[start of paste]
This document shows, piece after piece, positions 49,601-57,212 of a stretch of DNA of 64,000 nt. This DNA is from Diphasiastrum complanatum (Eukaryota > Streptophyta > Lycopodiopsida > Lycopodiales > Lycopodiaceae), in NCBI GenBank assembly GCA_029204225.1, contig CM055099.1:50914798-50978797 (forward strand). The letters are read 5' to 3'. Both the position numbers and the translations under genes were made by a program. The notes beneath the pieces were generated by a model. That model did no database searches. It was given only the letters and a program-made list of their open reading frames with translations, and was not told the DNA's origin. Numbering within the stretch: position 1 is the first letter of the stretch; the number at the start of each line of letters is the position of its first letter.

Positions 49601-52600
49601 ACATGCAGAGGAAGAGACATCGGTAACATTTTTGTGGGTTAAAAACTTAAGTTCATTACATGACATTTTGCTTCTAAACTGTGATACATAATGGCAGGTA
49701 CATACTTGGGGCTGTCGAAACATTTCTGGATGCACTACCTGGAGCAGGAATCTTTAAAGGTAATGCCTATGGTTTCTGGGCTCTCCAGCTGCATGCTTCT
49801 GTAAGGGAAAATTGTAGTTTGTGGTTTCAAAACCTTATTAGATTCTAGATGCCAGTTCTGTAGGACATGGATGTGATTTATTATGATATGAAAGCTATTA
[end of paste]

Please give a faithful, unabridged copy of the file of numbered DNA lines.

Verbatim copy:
This document shows, piece after piece, positions 49,601-57,212 of a stretch of DNA of 64,000 nt. This DNA is from Diphasiastrum complanatum (Eukaryota > Streptophyta > Lycopodiopsida > Lycopodiales > Lycopodiaceae), in NCBI GenBank assembly GCA_029204225.1, contig CM055099.1:50914798-50978797 (forward strand). The letters are read 5' to 3'. Both the position numbers and the translations under genes were made by a program. The notes beneath the pieces were generated by a model. That model did no database searches. It was given only the letters and a program-made list of their open reading frames with translations, and was not told the DNA's origin. Numbering within the stretch: position 1 is the first letter of the stretch; the number at the start of each line of letters is the position of its first letter.

Positions 49601-52600
49601 ACATGCAGAGGAAGAGACATCGGTAACATTTTTGTGGGTTAAAAACTTAAGTTCATTACATGACATTTTGCTTCTAAACTGTGATACATAATGGCAGGTA
49701 CATACTTGGGGCTGTCGAAACATTTCTGGATGCACTACCTGGAGCAGGAATCTTTAAAGGTAATGCCTATGGTTTCTGGGCTCTCCAGCTGCATGCTTCT
49801 GTAAGGGAAAATTGTAGTTTGTGGTTTCAAAACCTTATTAGATTCTAGATGCCAGTTCTGTAGGACATGGATGTGATTTATTATGATATGAAAGCTATTA